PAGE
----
Some call July the “real” summer month, and they may have a point.

June serves as summer’s warmup: School is still in session in a lot of places, and full-time tank-top-and-flip-flops weather hasn’t yet arrived. August is summer’s wind-down, and not 100% carefree: The new school year approaches (or arrives fully in many Southern and Southwestern states), fall sports are gearing up, and late-season, triple-digit heat waves make air-conditioned living rooms a top vacation destination.

July is the sweet spot, an oasis on the calendar when days (or weeks!) at the pool, lake, or ocean are the norm and summer entertaining is in full swing.

It’s also a great birthday month, with no major holidays to overshadow your party — save for our nation’s birthday on the 4th. And with all its fireworks displays and cookouts, Independence Day could be viewed as the perfect day with which to partner for a birthday. July is also the people’s choice, with its plethora of party options making it the favorite month to have a birthday.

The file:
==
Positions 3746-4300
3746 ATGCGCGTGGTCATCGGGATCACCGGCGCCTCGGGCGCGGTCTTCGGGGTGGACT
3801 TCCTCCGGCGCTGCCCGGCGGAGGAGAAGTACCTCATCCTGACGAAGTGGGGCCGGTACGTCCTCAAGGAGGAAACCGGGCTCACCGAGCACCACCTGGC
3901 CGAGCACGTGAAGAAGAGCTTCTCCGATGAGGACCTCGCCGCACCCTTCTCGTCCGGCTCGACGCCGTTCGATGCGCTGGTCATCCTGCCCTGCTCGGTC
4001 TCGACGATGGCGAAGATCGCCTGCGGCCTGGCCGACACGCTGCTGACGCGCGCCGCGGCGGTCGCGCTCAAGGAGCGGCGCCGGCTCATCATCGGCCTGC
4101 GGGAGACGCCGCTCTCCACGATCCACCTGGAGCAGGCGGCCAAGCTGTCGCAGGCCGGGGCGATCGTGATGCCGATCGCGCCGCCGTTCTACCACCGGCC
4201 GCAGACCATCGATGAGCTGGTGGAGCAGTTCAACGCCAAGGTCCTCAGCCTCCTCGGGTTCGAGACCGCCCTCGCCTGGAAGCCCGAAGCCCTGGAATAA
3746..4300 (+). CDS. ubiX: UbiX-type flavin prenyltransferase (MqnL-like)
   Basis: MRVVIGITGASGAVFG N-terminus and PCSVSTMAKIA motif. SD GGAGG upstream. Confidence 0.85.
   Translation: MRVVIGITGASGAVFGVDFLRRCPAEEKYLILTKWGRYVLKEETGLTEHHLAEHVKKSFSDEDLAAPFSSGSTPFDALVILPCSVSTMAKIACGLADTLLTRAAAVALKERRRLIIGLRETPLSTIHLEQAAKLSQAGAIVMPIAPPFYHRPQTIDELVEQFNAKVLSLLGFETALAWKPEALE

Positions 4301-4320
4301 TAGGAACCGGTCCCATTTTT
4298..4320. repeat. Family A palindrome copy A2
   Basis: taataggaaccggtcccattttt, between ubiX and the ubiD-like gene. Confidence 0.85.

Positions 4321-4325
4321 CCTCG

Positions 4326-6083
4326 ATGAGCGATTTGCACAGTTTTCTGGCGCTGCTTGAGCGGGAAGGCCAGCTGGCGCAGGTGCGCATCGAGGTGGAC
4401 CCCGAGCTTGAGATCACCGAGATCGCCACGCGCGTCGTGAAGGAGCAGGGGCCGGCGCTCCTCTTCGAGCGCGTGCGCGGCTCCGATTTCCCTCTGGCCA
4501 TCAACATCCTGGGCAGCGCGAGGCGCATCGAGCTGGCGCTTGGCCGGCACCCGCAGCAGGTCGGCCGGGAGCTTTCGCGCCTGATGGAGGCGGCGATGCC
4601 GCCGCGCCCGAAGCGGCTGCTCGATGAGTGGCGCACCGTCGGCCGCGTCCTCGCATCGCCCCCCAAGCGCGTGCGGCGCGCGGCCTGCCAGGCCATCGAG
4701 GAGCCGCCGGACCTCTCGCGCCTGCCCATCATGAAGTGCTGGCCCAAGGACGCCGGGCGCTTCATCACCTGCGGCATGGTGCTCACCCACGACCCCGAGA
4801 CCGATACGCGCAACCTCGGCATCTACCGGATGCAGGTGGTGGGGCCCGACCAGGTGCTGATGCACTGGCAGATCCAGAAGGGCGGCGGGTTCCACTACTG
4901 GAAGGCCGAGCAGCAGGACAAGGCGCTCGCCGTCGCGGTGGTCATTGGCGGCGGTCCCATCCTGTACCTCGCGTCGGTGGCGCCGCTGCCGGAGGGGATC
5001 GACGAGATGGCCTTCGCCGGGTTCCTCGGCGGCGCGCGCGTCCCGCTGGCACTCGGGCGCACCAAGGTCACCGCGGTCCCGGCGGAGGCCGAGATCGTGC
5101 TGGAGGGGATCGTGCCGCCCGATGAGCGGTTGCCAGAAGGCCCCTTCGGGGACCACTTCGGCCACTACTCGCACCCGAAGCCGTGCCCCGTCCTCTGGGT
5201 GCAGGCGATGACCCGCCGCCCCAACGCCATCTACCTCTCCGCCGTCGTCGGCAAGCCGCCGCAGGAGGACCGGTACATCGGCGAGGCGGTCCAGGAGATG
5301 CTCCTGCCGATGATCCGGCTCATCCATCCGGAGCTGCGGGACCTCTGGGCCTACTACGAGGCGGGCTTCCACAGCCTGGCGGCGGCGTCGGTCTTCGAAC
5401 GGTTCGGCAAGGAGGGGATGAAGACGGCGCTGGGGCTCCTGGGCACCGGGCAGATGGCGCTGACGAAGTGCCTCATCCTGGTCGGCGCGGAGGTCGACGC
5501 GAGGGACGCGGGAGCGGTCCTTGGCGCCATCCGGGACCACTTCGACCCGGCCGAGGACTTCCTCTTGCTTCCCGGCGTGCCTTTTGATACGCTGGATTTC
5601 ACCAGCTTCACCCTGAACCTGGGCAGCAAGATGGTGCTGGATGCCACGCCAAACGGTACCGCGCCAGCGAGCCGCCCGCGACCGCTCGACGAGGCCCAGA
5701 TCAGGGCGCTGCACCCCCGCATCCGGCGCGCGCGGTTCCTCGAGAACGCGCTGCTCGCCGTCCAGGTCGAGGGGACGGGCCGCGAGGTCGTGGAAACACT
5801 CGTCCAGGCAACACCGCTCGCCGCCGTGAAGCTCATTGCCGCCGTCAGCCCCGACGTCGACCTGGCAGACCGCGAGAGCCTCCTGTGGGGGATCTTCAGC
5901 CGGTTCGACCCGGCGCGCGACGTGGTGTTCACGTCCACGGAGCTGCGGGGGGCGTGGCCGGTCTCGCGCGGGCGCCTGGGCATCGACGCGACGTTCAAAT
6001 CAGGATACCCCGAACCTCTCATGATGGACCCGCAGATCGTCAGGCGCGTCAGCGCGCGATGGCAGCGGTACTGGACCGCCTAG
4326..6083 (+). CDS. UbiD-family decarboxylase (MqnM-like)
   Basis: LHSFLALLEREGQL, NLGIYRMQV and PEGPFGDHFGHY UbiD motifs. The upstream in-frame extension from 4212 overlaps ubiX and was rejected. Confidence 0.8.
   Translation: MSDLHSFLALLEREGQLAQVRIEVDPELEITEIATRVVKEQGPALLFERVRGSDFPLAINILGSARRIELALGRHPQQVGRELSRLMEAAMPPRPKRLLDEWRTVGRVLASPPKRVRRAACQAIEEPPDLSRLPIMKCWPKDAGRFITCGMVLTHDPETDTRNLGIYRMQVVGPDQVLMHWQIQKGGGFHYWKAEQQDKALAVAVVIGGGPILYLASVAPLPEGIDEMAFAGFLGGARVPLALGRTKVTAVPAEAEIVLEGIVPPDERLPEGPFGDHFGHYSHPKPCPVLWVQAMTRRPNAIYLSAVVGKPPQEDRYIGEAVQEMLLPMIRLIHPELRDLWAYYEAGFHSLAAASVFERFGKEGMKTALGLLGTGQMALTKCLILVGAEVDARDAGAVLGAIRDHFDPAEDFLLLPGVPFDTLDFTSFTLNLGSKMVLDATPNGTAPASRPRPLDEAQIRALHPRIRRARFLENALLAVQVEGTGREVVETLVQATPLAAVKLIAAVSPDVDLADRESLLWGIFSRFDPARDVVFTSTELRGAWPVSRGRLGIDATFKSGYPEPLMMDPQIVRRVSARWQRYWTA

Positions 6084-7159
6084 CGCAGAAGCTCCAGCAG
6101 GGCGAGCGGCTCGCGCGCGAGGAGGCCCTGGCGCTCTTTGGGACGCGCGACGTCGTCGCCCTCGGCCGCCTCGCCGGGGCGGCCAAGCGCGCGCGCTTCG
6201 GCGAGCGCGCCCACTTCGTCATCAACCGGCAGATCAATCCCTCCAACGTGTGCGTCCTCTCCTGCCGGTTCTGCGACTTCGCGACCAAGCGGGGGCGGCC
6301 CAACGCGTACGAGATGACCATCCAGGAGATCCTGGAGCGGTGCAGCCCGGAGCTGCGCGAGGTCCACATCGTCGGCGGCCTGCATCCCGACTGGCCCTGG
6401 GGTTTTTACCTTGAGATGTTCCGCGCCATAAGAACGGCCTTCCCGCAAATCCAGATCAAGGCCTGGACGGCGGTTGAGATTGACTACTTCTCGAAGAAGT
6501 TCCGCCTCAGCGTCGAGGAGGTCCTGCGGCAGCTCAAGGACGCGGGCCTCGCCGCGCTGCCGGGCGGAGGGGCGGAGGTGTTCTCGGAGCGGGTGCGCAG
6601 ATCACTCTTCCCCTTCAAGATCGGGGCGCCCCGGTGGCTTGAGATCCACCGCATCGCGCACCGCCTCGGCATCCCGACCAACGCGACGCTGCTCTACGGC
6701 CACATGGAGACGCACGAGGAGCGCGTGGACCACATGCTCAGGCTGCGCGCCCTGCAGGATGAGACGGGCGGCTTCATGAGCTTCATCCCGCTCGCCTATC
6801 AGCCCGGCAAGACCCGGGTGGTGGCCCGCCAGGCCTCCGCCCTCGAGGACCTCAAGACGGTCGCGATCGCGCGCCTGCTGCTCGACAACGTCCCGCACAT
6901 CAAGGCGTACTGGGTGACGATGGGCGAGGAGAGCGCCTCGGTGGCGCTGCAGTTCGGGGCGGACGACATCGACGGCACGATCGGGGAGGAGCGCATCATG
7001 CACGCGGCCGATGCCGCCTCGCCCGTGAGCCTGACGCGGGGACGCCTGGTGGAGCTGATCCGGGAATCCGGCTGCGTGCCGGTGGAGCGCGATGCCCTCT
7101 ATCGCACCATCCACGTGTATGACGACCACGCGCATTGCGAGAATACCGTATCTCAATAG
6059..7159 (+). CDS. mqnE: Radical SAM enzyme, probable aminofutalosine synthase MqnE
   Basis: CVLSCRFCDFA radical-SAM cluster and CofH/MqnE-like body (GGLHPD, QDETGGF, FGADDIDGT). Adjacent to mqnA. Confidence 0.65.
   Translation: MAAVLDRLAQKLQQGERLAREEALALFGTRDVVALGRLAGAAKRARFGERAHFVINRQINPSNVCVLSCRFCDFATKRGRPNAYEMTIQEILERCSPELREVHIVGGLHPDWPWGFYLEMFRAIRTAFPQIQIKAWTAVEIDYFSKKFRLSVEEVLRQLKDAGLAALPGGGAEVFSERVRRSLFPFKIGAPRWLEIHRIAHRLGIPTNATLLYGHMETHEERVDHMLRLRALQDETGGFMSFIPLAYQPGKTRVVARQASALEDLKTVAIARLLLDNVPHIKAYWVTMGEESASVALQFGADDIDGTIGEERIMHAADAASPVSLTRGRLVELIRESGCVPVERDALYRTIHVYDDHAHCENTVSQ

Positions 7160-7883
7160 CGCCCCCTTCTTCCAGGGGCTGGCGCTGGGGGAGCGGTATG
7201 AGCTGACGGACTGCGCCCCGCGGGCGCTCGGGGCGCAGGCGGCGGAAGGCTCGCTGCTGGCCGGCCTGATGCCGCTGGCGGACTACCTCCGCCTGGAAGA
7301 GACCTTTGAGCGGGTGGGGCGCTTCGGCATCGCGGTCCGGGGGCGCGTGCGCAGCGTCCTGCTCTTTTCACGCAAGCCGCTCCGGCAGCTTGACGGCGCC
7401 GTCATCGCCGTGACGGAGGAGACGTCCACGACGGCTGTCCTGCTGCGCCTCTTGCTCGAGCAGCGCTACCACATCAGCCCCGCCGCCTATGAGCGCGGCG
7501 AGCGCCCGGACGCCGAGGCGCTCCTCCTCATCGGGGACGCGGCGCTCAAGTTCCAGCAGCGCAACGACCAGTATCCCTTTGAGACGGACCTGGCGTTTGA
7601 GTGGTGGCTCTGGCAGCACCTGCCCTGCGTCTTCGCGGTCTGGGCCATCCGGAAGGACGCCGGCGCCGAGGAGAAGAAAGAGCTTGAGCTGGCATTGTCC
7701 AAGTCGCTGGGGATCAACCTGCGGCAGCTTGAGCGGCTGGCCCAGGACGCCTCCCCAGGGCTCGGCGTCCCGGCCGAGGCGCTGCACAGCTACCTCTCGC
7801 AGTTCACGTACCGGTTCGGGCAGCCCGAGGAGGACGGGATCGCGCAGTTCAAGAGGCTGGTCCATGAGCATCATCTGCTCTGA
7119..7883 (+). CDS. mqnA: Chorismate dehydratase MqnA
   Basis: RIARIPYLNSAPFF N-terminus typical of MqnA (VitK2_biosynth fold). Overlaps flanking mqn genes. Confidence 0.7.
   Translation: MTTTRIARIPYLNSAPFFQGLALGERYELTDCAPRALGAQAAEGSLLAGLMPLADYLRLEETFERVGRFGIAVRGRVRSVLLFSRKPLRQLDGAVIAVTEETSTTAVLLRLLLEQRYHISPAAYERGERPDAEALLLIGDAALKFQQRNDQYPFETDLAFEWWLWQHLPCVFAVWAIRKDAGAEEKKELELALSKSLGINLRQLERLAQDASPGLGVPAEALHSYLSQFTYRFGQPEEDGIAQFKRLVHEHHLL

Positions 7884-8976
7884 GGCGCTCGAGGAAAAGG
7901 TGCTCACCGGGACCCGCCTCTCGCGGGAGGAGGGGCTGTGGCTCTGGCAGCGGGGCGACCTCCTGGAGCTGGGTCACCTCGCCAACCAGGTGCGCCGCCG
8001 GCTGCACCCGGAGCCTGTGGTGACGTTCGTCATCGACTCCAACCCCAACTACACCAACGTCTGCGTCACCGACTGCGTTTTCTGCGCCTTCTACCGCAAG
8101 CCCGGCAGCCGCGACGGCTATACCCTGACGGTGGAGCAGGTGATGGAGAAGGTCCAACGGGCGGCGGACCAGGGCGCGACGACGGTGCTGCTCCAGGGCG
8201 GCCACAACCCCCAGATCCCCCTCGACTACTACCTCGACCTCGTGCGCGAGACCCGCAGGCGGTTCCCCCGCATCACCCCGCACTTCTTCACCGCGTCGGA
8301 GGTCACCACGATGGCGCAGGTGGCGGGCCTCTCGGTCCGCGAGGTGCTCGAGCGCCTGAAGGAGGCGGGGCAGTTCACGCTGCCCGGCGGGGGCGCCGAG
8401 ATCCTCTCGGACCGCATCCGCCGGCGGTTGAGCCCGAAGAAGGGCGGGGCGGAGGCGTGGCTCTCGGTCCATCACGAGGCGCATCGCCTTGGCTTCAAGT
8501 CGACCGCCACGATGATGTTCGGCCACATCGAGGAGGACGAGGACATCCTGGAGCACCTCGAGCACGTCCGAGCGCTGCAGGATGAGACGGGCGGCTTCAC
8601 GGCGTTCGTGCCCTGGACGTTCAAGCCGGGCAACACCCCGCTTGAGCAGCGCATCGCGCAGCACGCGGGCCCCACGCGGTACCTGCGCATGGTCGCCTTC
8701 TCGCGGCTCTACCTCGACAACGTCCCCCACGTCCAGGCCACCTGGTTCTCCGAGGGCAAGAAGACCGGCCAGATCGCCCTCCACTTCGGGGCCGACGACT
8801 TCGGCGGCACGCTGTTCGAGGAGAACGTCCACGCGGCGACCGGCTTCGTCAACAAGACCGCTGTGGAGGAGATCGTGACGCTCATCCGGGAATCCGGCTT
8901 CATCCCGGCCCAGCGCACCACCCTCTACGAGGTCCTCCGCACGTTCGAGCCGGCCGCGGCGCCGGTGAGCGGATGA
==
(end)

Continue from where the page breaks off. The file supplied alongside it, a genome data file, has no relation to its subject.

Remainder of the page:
As if all this wasn’t enough, babies with July birthdays get some special gifts that can’t be purchased and wrapped.

july birthdays pregnant woman sitting in sun

July is full of healthy, sunny babies

July babies, science has found, are less likely to develop recurring health issues, possibly due to July mothers being exposed to plenty of seasonal sun during the months leading up to giving birth (as well as the babies themselves catching plenty of summer rays during their youngest, most formative months). This wellness boost is attributed to the high levels of vitamin D — a chemical proven to aid in general health — produced by the body when exposed to the sun. These positive growth patterns are known to last well past early childhood: Babies with July birthdays have been found to grow taller than those born in the fall or winter.

july birthdays baby wearing sunglasses

July babies are extra chill and creative